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What that car really costs to own

Knowing a vehicle's cost over time can save you thousands in the long haul

Last updated: August 2012

Sometimes spending more up front on a car can cost you less in the long run. The trick is knowing when to invest.

It's comparatively easy to see which cars cost more to buy initially. But it's harder to know how much you'll get soaked in depreciation, insurance, maintenance and repair, and even fuel. Consumer Reports' owner-cost estimates bring to light all these hidden costs over 1, 3, 5, and 8 years of ownership.

And they contain some surprises. For example, a four-cylinder Mazda6 family sedan may seem like a good deal, at a price $1,900 less than a comparable Toyota Camry. But the total cost of owning the Mazda for five years is $2,000 higher than the Camry. Similarly, you'd save more than $5,000 over the long haul by buying a Toyota Highlander SUV, rather than a Dodge Journey that costs $1,600 less up front.

The factors included in our owner cost estimates are depreciation, fuel, interest on financing, insurance, sales tax, and average maintenance and repair costs you can't find anywhere else. Because depreciation is factored in our estimates, we assume that the vehicle will be traded in at the end of the term (after one, three, five, or eight years).  No matter how long you own your new car, checking out these estimates can save you thousands of dollars by the time you sell it.

Costs vary among similar models

Here are some other notable discoveries we made in our analysis:

  • Over the first five years of ownership, the median car costs more than $9,100 a year to own—about what it costs to own a midsized SUV such as the Nissan Murano or an upscale sedan such as the Lexus ES. But it's easy to find nice cars that cost much less. Sporty cars such as the base Mini Cooper can cost as little as $5,800 a year to own. Even a quick, refined, and roomy small SUV such as the V6-powered Toyota RAV4 costs as little as $7,800 a year to own.
  • Keeping a car for eight years, rather than five, can reduce median ownership costs significantly to just $7,800 a year on average. This is partially due to lower depreciation costs, and partly a result of keeping the car for a few years after the loan has been paid off.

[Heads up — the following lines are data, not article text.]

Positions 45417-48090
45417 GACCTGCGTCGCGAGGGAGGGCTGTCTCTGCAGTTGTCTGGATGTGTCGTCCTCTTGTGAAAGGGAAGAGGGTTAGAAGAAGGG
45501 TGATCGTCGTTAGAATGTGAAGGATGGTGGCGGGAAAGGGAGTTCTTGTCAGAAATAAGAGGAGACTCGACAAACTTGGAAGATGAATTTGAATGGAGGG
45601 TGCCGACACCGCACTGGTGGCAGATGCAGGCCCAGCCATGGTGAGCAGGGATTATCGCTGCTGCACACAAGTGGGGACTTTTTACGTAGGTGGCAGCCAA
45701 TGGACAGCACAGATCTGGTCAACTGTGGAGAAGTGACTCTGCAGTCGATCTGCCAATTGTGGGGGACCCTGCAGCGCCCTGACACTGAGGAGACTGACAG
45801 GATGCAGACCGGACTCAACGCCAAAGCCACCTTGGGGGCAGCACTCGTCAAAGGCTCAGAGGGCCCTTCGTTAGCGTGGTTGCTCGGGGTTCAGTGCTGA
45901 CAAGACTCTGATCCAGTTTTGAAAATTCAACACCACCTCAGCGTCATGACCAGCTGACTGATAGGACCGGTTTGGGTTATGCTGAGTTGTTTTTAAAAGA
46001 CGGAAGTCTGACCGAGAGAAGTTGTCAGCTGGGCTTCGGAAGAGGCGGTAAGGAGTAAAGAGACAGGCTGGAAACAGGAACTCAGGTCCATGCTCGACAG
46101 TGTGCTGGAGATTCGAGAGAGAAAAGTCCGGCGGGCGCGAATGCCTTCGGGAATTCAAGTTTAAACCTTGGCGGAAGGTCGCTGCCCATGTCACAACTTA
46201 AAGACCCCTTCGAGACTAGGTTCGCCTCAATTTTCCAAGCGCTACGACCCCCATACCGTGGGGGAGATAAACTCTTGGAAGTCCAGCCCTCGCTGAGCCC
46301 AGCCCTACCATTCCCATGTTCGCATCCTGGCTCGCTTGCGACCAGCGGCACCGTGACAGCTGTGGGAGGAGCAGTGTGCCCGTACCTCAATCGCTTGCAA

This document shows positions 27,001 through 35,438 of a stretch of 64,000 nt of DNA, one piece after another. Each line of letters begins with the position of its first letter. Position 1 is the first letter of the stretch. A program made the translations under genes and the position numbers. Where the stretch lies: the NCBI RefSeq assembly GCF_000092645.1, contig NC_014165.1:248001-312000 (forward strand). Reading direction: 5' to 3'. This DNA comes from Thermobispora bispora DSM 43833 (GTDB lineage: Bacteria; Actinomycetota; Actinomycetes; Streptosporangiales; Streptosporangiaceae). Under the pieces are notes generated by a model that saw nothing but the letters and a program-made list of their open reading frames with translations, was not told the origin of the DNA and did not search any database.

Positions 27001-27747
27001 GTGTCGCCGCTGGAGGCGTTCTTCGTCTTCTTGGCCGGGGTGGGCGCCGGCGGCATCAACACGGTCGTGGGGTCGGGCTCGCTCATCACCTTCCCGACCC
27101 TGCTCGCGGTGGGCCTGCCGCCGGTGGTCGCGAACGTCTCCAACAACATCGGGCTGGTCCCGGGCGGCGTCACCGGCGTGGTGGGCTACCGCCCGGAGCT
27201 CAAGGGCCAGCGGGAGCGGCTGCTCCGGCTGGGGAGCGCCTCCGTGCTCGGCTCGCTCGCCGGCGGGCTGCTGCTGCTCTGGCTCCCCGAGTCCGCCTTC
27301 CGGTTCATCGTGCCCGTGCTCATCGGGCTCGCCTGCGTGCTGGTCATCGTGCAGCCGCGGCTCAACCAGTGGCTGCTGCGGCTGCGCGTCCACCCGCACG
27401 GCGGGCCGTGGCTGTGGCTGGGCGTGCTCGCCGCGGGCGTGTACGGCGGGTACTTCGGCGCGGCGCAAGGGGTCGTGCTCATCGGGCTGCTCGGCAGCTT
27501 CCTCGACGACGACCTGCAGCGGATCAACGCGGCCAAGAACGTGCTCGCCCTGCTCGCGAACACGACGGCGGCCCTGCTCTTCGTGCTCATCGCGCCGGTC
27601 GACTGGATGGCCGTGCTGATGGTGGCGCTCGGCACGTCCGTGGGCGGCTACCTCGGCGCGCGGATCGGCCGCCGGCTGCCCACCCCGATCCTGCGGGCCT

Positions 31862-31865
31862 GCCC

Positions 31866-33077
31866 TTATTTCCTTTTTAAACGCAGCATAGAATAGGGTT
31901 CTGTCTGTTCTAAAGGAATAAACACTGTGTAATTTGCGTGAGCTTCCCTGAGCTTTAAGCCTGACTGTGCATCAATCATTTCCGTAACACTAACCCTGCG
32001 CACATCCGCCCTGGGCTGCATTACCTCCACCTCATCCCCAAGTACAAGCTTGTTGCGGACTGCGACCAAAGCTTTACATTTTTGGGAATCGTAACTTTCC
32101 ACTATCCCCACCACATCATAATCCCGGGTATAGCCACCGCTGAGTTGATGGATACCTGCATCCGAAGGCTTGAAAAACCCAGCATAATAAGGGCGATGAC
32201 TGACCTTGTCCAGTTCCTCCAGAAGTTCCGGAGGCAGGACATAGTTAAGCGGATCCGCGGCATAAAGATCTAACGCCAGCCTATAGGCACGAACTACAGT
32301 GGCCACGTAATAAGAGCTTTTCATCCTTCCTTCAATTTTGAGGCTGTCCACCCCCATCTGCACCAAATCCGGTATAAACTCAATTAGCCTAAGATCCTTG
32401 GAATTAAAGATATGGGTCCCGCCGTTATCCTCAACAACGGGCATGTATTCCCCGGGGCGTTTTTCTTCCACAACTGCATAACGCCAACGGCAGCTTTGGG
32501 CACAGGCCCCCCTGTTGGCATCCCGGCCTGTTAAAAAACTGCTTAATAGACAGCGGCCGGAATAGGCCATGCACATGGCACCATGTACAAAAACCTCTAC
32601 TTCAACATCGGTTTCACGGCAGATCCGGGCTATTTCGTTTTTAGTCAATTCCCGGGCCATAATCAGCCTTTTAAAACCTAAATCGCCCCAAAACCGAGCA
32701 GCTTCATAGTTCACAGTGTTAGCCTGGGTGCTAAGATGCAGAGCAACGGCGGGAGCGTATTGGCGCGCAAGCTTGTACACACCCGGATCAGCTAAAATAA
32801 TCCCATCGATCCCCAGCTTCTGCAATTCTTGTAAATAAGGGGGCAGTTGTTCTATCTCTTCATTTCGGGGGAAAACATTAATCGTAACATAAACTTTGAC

One of the least expensive cars to own in our estimation is the small Honda Fit, which costs just over $5,300 a year to own for five years. It combines a relatively low purchase price with low depreciation, great fuel economy, excellent reliability, and fairly low maintenance and repair costs.
  • Paying more for a hybrid can save you money—as long as you choose the right hybrid. Most mainstream hybrids that aren't luxury or SUV models cost less to own over five years than their less expensive conventional counterparts. (Two exceptions are the Chevrolet Volt and Honda Insight. It takes six or seven years, respectively, to make up the added purchase price in fuel savings for those cars.)
  • Large and luxury SUVs have the highest ownership costs by far, often amounting to more than $13,000 a year. Pickups of all kinds aren't far behind.
  • While Hyundai and Kia models have low prices and long warranties, the savings are often offset by poor resale values. Hyundai's Accent and Elantra don't prove any less expensive after five years than Honda's more expensive Fit and Civic.
  • Most Lexus models have relatively high maintenance and repair costs (primarily due to maintenance), despite their excellent reliability. The Lexus ES350 racks up an average of $2,300 in maintenance and repair in the first five years, about twice what you'd pay on a Buick LaCrosse.

Calculating the costs

Our cost of ownership Ratings comprise six main factors:

Depreciation is the largest cost factor by far. On average, it accounts for about 48 percent of total ownership costs over five years. Depreciation is a vehicle's loss in value over a defined period. To calculate it, we start with the price of a typically equipped model and factor in the discounts offered off the manufacturer's suggested retail price on some models. The average model depreciates about 65 percent over five years. Some vehicles depreciate faster than others because of oversupply, limited appeal, or rebates on similar new models. When we don't have depreciation data for a new model, we use estimates based on comparable vehicles.

Fuel costs can really add up, especially for SUVs. For example, you could pay more than $15,000 to fill up a Jeep Liberty over five years, while a similar-sized but more-efficient RAV4 V6 could save you $4,000 during that time. To calculate fuel costs, we assume the vehicles are driven 12,000 miles a year, the average reported by respondents to our annual survey. To that we apply the national average price of $4.00 a gallon for regular gas For models that require premium or diesel fuel, we use these costs: $4.20 a gallon for premium, and $4.30 for diesel. On average, fuel is the second-largest cost of vehicle ownership, at 24 percent over five years.